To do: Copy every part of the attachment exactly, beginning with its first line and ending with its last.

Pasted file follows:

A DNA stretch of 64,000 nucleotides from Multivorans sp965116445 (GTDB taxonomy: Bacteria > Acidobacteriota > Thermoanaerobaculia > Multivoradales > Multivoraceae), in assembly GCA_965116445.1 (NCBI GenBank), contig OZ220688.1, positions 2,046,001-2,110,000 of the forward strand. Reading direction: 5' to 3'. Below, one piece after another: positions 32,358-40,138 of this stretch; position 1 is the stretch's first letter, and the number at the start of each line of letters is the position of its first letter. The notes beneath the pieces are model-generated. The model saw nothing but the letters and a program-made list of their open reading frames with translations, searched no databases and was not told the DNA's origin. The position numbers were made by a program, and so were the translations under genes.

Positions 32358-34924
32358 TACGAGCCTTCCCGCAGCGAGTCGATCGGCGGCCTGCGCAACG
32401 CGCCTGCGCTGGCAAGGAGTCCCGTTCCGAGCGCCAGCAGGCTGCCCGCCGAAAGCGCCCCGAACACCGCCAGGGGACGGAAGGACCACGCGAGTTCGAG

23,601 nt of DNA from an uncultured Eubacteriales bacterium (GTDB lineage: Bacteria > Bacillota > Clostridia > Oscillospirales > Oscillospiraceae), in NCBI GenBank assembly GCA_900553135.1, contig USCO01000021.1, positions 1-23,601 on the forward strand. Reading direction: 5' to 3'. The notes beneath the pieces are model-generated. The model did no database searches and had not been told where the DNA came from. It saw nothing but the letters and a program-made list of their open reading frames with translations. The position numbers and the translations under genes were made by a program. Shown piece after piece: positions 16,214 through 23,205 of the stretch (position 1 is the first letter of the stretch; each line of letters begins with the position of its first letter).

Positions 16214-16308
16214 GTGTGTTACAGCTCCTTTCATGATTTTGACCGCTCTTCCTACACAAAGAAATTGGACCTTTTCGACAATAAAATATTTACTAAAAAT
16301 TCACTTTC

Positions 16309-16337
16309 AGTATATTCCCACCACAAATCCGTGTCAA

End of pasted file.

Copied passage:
A DNA stretch of 64,000 nucleotides from Multivorans sp965116445 (GTDB taxonomy: Bacteria > Acidobacteriota > Thermoanaerobaculia > Multivoradales > Multivoraceae), in assembly GCA_965116445.1 (NCBI GenBank), contig OZ220688.1, positions 2,046,001-2,110,000 of the forward strand. Reading direction: 5' to 3'. Below, one piece after another: positions 32,358-40,138 of this stretch; position 1 is the stretch's first letter, and the number at the start of each line of letters is the position of its first letter. The notes beneath the pieces are model-generated. The model saw nothing but the letters and a program-made list of their open reading frames with translations, searched no databases and was not told the DNA's origin. The position numbers were made by a program, and so were the translations under genes.

Positions 32358-34924
32358 TACGAGCCTTCCCGCAGCGAGTCGATCGGCGGCCTGCGCAACG
32401 CGCCTGCGCTGGCAAGGAGTCCCGTTCCGAGCGCCAGCAGGCTGCCCGCCGAAAGCGCCCCGAACACCGCCAGGGGACGGAAGGACCACGCGAGTTCGAG

23,601 nt of DNA from an uncultured Eubacteriales bacterium (GTDB lineage: Bacteria > Bacillota > Clostridia > Oscillospirales > Oscillospiraceae), in NCBI GenBank assembly GCA_900553135.1, contig USCO01000021.1, positions 1-23,601 on the forward strand. Reading direction: 5' to 3'. The notes beneath the pieces are model-generated. The model did no database searches and had not been told where the DNA came from. It saw nothing but the letters and a program-made list of their open reading frames with translations. The position numbers and the translations under genes were made by a program. Shown piece after piece: positions 16,214 through 23,205 of the stretch (position 1 is the first letter of the stretch; each line of letters begins with the position of its first letter).

Positions 16214-16308
16214 GTGTGTTACAGCTCCTTTCATGATTTTGACCGCTCTTCCTACACAAAGAAATTGGACCTTTTCGACAATAAAATATTTACTAAAAAT
16301 TCACTTTC

Positions 16309-16337
16309 AGTATATTCCCACCACAAATCCGTGTCAA